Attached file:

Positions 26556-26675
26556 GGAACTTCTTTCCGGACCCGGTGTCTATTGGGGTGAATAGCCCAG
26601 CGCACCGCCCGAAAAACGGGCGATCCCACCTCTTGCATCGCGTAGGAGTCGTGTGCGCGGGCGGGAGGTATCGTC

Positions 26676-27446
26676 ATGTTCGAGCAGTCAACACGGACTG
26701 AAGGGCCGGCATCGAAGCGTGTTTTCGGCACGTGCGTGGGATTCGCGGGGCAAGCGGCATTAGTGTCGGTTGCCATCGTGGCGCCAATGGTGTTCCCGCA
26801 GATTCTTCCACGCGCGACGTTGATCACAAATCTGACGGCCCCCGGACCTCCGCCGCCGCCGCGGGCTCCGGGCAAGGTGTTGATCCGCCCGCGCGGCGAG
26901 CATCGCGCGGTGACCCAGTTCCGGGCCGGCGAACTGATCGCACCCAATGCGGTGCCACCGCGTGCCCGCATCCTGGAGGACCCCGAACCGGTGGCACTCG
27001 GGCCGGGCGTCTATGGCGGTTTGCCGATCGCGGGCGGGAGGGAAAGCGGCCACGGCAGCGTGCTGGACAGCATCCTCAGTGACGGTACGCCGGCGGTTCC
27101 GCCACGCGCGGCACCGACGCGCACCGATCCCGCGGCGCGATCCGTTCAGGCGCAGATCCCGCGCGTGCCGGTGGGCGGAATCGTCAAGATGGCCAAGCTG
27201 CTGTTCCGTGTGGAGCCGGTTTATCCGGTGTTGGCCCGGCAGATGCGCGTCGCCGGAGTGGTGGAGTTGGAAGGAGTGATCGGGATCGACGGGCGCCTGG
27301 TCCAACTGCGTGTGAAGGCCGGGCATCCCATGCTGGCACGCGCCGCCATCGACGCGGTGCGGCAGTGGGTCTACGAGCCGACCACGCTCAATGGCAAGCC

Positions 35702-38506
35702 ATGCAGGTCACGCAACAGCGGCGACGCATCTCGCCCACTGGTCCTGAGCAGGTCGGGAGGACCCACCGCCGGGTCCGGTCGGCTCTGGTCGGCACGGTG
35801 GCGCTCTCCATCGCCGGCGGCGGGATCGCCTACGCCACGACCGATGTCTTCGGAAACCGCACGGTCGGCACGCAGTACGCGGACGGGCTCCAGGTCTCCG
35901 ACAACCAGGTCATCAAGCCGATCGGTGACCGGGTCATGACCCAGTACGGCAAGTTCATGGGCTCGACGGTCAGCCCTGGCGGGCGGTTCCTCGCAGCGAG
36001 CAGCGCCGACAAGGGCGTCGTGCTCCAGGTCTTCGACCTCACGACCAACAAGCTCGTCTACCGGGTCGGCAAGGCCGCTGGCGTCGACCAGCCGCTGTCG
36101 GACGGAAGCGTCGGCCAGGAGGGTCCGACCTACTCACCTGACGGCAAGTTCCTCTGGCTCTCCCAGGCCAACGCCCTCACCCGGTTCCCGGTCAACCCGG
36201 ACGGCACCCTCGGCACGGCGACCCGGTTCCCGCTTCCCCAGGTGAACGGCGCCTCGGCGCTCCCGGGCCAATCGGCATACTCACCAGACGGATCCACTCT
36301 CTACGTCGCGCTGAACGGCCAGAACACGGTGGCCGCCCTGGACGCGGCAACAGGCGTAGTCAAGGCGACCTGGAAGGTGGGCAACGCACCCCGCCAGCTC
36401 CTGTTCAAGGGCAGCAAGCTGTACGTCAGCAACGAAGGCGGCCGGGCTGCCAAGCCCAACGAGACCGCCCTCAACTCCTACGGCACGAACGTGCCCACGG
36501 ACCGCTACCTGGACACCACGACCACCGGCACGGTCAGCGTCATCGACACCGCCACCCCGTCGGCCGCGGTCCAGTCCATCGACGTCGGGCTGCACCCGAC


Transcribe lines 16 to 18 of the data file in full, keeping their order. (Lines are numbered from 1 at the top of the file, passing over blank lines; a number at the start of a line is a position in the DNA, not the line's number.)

35901 ACAACCAGGTCATCAAGCCGATCGGTGACCGGGTCATGACCCAGTACGGCAAGTTCATGGGCTCGACGGTCAGCCCTGGCGGGCGGTTCCTCGCAGCGAG
36001 CAGCGCCGACAAGGGCGTCGTGCTCCAGGTCTTCGACCTCACGACCAACAAGCTCGTCTACCGGGTCGGCAAGGCCGCTGGCGTCGACCAGCCGCTGTCG
36101 GACGGAAGCGTCGGCCAGGAGGGTCCGACCTACTCACCTGACGGCAAGTTCCTCTGGCTCTCCCAGGCCAACGCCCTCACCCGGTTCCCGGTCAACCCGG